For a Gentlewoman by Humfrey Gifford

Like as a forte or fencèd towne,
By foes assault that lies in Held,
When Bulwarkes are all beaten downe,
Is by perforce constraynde to yeelde:
So I that could no while withstand,
The battery of your pleasant love,
The flagge of truce tooke in my hande,
And meant your mercy for to prove.
My foolish fancie did enforce
Me first to like your friendly sute,
Whiles your demaunds bred such remorce,
That I could not the same refute.
I bad you take with free consent,
All that which true pretence might crave,
And you remaynde as one content,
The thing obtaynd that you would have.
Such friendly lookes and countenance fayre,
You freely then to me profest,
As if all troth that ever were,
Had harboured beene within your brest.
And I which saw such perfect shewes,
Of fraudlesse fayth in you appeare,
Did yeelde myselfe to Cupids Lawes,
And shewde likewise a merrie cheere.
No loving toyes I did withholde,
And no suspect did make me doubt.
Till your demeanure did unfolde
The wilie traines ye went about.
Who sees a ruinous house to fall,
And will not shift to get him thence;
When limmes be crusht, and broken all,
Its then too late to make defence.
When pleasant baite is swallowed downe,
The hookèd fish is sure to die:
On these Dame Fortune oft doe frowne,
As trust too farre before they trie.
Or had I wist, who makes his moane,
Its ten to one he never thrives.
When theeves are from the Gibbet throwne
No pardon then can save theyr lives.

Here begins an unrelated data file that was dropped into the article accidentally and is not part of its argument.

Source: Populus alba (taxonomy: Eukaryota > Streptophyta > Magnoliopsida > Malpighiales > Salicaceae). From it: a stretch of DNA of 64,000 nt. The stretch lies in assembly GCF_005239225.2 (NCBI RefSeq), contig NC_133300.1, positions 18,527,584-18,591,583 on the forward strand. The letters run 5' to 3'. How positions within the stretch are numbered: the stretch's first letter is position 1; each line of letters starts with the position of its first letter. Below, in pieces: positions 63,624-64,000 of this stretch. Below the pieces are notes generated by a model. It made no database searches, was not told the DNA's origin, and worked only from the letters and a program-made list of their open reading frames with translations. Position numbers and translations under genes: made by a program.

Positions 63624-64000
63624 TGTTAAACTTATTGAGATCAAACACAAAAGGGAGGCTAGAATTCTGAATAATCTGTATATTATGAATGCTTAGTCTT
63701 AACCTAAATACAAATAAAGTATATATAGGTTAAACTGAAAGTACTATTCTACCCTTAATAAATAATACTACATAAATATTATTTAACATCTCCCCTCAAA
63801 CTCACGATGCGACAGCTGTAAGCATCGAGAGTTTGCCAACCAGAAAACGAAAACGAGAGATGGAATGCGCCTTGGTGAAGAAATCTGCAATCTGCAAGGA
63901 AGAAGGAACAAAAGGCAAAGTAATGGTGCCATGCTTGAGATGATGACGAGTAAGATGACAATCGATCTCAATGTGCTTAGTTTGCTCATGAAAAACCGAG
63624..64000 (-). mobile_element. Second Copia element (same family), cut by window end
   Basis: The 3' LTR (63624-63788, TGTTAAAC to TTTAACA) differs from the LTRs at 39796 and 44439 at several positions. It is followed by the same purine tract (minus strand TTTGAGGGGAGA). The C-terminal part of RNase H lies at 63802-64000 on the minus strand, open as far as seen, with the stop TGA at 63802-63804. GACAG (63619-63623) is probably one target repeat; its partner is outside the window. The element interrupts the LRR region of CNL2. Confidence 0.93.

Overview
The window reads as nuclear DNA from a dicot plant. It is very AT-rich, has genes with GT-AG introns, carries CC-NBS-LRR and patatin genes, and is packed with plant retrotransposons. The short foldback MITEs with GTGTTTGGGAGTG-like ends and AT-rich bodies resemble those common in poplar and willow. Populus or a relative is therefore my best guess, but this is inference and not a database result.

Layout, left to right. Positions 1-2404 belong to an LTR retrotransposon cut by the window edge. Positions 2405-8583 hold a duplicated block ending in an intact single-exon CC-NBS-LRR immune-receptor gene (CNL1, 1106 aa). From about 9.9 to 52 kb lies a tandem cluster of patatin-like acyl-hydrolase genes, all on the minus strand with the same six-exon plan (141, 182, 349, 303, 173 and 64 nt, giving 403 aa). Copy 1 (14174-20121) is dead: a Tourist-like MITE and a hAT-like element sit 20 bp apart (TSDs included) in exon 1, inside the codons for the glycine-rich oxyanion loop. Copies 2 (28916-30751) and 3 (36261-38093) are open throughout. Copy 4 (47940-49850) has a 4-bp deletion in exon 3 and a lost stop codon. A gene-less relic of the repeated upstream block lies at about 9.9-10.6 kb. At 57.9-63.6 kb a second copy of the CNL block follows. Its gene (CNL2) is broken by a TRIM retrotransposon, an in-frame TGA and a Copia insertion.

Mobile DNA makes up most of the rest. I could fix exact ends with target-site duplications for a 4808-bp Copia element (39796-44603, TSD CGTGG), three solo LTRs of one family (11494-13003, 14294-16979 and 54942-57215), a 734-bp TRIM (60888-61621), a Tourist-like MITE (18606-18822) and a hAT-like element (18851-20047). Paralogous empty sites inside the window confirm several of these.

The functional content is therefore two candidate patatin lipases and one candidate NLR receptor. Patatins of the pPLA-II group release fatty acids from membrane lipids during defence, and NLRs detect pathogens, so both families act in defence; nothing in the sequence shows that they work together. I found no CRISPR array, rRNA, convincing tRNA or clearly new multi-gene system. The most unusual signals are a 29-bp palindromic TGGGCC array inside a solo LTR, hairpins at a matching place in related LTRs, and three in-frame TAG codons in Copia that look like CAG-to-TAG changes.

Such good advice as comes too late,
May wel be calde, Sir fore wits foole;
Elswhere goe play the cosoning mate
I am not now to goe to schoole.
But cleerely doe at length discerne,
The marke to which your bow is bent,
And these examples shall me warne,
What harme they have that late repent.
Your sugred speech was but a baite,
Wherwith to bleare my simple eyes,
And under them did lurke deceipt,
As poison under hony lies.
Wherefore since now your drift is knowne,
Goe set your staule some other where:
I may not so be overthrowne,
Your double dealings make me feare.
When steede by theeves is stolne away,
I will not then the doore locke fast;
Wherefore depart without delay,
Your words are winde, your sute is wast
And this shal be the finall doome,
That I to your request will give,
Your love in me shall have no roome,
Whiles life and breath shal make me live.

From: Gifford, Humfrey and Grosart, Alexander B. (ed.), The Complete Poems and Translations in Prose of Humfrey Gifford, Gentleman (1580), Edited, with Memorial-Introduction and Notes by the Rev. Alexander B. Grosart, St. George’s, Blackburn, Lancashire, 1875: C.E. Simms: Manchester, pp. 102-104.
(https://archive.org/stream/completepoemsan00tologoog#page/n129/mode/2up)

Date: 1580

By: Humfrey Gifford (fl. 1580)

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